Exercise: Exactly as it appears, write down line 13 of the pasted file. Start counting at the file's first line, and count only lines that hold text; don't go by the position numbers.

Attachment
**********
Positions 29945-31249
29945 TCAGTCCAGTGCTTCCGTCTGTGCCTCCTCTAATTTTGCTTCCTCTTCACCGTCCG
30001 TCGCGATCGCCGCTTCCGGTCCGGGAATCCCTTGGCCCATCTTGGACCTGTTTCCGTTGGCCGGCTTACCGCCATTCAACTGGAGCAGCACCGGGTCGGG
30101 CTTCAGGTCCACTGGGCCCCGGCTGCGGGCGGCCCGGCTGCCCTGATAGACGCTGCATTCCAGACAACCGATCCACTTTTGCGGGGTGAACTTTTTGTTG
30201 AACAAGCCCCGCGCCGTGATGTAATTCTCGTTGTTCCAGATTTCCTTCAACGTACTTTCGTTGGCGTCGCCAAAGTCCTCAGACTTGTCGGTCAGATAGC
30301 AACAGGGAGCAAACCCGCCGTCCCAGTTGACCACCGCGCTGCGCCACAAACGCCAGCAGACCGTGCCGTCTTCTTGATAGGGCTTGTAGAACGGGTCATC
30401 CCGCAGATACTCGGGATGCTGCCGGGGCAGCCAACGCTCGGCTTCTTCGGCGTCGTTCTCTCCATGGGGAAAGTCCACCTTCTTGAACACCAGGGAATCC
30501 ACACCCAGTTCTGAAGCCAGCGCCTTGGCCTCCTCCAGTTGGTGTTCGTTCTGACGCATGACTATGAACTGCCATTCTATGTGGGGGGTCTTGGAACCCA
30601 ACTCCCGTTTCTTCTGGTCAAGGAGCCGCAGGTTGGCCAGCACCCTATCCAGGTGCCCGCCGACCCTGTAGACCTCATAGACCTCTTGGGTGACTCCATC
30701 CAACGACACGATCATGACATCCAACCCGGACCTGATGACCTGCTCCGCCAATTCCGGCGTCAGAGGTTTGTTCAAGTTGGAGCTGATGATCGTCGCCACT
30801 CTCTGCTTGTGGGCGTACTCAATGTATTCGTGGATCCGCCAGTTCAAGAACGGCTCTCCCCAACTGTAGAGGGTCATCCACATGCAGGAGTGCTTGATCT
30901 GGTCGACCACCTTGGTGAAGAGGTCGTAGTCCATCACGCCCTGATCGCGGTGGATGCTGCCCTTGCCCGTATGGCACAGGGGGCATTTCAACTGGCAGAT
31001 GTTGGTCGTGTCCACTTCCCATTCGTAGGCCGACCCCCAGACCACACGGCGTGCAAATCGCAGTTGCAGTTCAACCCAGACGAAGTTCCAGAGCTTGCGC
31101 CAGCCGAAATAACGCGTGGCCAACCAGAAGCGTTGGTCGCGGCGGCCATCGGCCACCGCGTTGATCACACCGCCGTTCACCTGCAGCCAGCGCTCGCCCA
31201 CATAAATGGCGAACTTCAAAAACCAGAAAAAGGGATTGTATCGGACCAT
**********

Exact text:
31001 GTTGGTCGTGTCCACTTCCCATTCGTAGGCCGACCCCCAGACCACACGGCGTGCAAATCGCAGTTGCAGTTCAACCCAGACGAAGTTCCAGAGCTTGCGC